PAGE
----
Alien hitch-hikers in the seas

Invasive species are one of the main threats to our oceans, severely affecting not only marine biodiversity but also human health and the economy. So what exactly are these mysterious creatures, where do they come from and why are they so dangerous?

Did you know?
  • An estimated 7,000 species are carried around the world in ballast water every day.
  • The comb jellyfish was introduced into the Black Sea through ship ballast water in the early 1980s and by 1994, the area’s anchovy fishery had almost disappeared.
  • The estimated cost of dealing with the freshwater zebra mussel introduction in the US for the period 1989-2000 is between US$ 750 million and US $1 billion.
  • An invasion of black striped mussels in a Northern Australian marina was discovered in time to successfully eradicate it. The operation involved using sharpshooters to protect divers from crocodiles.

Oceans are home to a large variety of species of animals, plants and microorganisms which have all evolved in isolation, separated from each other by natural barriers. But people have overcome these barriers through shipping, air travel and other means of transport, causing species to move far beyond their natural ranges and settle in new areas.

Species that have been moved - intentionally or unintentionally - into areas where they do not occur naturally are called ‘introduced species’ or ‘alien species.’ Many of them perish in their new environment but some thrive and start to take over native biodiversity and affect human lives—these are known as ‘invasive species’.

Invasive species range greatly in size. Microscopic Japanese algae have recently been found in the North Sea, while giant, one metre-long alien Pacific crabs are roaming off the Norwegian coast. Fish, crabs, mussels, clams, jellyfish, corals, seaweeds, seagrasses or marsh grasses, as well as microscopic disease-causing pathogens are just some of the introduced life-forms that have created havoc around the world.

Alien species can be transported in ship ballast water or as ‘hitch-hikers’: they can attach themselves to the hull of a ship, cling to fishing or diving gear, or travel as pathogens - carried by other organisms such as shellfish. They can also swim through artificially-created canals or be accidentally released through commercial activity such as the seafood trade. When a species establishes in a new environment, it is unlikely to be subjected to the natural controls that kept its population numbers in balance within its natural range. Without such control by predators, parasites or disease, such species tend to multiply rapidly, to the point where they can take over their new environment.

While many species that are introduced into a new environment do no harm, many others have significant ecological, economic, and human health impacts.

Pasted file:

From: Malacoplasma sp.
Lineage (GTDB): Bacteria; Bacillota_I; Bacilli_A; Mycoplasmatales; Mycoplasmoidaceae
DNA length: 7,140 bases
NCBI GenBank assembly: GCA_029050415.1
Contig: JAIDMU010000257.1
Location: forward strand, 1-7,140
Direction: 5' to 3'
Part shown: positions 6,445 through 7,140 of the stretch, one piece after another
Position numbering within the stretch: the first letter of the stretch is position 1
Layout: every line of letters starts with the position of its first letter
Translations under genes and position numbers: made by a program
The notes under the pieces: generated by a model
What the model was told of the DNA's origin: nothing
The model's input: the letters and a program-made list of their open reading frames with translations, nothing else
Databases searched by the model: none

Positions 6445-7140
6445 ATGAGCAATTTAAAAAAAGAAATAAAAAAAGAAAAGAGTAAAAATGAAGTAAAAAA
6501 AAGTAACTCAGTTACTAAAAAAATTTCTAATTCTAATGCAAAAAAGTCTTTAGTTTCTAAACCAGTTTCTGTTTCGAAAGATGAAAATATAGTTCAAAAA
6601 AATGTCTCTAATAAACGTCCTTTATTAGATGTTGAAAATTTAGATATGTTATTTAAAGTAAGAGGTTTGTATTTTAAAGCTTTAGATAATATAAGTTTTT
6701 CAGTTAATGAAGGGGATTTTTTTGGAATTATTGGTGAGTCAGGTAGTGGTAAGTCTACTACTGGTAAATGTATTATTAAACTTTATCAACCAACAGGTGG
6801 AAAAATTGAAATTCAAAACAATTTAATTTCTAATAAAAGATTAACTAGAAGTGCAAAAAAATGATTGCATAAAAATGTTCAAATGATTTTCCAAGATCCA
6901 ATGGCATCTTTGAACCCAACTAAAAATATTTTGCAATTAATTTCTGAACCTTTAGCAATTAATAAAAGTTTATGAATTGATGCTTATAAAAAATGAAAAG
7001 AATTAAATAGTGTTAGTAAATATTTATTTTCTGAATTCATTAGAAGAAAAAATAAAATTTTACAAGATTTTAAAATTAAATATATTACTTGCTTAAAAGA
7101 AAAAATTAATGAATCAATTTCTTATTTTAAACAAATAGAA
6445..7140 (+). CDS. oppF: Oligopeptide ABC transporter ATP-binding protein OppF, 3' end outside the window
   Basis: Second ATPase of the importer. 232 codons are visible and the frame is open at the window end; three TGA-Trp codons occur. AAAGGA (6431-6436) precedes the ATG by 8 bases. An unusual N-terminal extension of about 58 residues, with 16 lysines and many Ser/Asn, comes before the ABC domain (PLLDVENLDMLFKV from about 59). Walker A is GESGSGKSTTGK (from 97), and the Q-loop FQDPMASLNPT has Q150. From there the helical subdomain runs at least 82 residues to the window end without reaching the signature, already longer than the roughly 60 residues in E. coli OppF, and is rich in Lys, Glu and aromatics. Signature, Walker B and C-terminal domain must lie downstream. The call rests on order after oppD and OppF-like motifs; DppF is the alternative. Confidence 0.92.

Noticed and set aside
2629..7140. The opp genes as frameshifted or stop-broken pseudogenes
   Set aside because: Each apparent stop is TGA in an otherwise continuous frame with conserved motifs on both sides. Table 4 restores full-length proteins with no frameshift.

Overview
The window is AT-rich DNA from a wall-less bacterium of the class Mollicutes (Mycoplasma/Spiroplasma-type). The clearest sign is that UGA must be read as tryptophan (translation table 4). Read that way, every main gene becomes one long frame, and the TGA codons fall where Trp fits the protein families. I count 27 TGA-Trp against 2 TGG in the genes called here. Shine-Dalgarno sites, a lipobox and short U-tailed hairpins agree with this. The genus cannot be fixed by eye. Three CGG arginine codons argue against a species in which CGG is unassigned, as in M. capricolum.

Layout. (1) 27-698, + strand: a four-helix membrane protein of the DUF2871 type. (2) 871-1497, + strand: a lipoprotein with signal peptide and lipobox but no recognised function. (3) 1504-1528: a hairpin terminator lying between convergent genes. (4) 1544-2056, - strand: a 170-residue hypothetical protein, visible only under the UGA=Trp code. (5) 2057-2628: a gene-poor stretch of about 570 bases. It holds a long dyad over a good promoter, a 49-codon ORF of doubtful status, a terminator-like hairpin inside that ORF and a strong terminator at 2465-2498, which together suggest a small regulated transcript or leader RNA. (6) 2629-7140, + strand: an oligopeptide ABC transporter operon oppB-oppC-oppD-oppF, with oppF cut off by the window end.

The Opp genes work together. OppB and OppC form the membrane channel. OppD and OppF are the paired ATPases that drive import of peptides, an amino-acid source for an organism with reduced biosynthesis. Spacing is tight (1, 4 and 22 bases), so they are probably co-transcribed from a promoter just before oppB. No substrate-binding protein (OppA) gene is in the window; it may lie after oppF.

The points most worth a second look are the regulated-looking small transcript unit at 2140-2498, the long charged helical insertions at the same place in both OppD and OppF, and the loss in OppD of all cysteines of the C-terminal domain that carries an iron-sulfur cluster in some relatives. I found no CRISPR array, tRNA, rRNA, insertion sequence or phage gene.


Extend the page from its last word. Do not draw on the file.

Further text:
"For example, in the early 1990s, the Indo-Pacific lionfish was accidentally introduced into the Caribbean", says Jerker Tamelander, of IUCN’s Global Marine Programme. "With few known natural predators, the lionfish has spread rapidly and, on many reefs, reduced the number of native reef fish, crustaceans and other reef species. It is feared this may hurt commercial fisheries and further accelerate reef degradation in the region. Eradicating the lionfish is virtually impossible – it reproduces relatively quickly, has spread to many areas. It also occurs at depths that are beyond easy reach of humans".

Invasive species are a significant problem at local, regional and even global scale. Invasive seaweeds smother seabeds, invasive crabs roam the sea floor eating everything in their path, invasive jellyfish have led to the collapse of fisheries and people have been killed by pathogens carried in ballast water. European green crabs are eating their way through marine life worldwide and swarms of poisonous jellyfish are forming a ‘jellyfish belt’ off the coast of Israel.

Invasive species are extremely difficult to manage and prevention is the best – if not the only – way to address this problem. But effective prevention cannot be achieved without a high level of awareness as well as the ability to take management measures and these remain significant challenges.

"An IUCN project funded by Total Foundation was initiated in 2010 to fill critical awareness and capacity gaps", says Tamelander. "IUCN is also working with the Globallast Partnership in preparing guidance that can support ratification and implementation of the International Ballast Water Convention". Further tools IUCN has helped to develop are 'Guidelines for Development of a National Ballast Water Management Strategy', released early in 2010, and a guideline for 'Economic Assessments for Ballast Water Managemen' due for release later in 2010.
Materials are available on the IUCN Global Marine Programme Website.

For more information please contact:

Jerker Tamelander, IUCN’s Global Marine Programme

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